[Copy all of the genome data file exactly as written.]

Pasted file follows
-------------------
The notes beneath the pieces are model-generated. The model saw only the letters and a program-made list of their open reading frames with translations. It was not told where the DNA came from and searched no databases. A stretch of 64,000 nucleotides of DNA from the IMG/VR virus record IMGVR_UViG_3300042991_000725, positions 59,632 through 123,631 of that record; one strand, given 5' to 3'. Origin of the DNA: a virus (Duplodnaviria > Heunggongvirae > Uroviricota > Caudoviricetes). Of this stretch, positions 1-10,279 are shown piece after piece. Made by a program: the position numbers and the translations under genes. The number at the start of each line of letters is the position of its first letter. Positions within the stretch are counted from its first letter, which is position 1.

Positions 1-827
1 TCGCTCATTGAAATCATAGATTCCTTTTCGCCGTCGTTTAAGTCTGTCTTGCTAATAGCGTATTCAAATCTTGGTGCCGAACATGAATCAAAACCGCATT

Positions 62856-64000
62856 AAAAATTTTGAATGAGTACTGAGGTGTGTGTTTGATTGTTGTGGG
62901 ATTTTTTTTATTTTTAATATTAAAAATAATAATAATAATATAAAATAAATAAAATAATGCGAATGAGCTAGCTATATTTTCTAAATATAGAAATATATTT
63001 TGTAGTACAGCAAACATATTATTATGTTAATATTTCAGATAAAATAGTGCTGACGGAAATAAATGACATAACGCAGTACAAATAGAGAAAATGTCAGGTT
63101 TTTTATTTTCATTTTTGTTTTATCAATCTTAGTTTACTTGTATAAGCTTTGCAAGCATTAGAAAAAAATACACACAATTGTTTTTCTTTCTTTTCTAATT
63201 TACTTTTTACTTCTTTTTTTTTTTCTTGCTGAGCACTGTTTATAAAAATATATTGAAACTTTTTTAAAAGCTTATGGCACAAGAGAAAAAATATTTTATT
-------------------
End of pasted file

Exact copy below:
The notes beneath the pieces are model-generated. The model saw only the letters and a program-made list of their open reading frames with translations. It was not told where the DNA came from and searched no databases. A stretch of 64,000 nucleotides of DNA from the IMG/VR virus record IMGVR_UViG_3300042991_000725, positions 59,632 through 123,631 of that record; one strand, given 5' to 3'. Origin of the DNA: a virus (Duplodnaviria > Heunggongvirae > Uroviricota > Caudoviricetes). Of this stretch, positions 1-10,279 are shown piece after piece. Made by a program: the position numbers and the translations under genes. The number at the start of each line of letters is the position of its first letter. Positions within the stretch are counted from its first letter, which is position 1.

Positions 1-827
1 TCGCTCATTGAAATCATAGATTCCTTTTCGCCGTCGTTTAAGTCTGTCTTGCTAATAGCGTATTCAAATCTTGGTGCCGAACATGAATCAAAACCGCATT

Positions 62856-64000
62856 AAAAATTTTGAATGAGTACTGAGGTGTGTGTTTGATTGTTGTGGG
62901 ATTTTTTTTATTTTTAATATTAAAAATAATAATAATAATATAAAATAAATAAAATAATGCGAATGAGCTAGCTATATTTTCTAAATATAGAAATATATTT
63001 TGTAGTACAGCAAACATATTATTATGTTAATATTTCAGATAAAATAGTGCTGACGGAAATAAATGACATAACGCAGTACAAATAGAGAAAATGTCAGGTT
63101 TTTTATTTTCATTTTTGTTTTATCAATCTTAGTTTACTTGTATAAGCTTTGCAAGCATTAGAAAAAAATACACACAATTGTTTTTCTTTCTTTTCTAATT
63201 TACTTTTTACTTCTTTTTTTTTTTCTTGCTGAGCACTGTTTATAAAAATATATTGAAACTTTTTTAAAAGCTTATGGCACAAGAGAAAAAATATTTTATT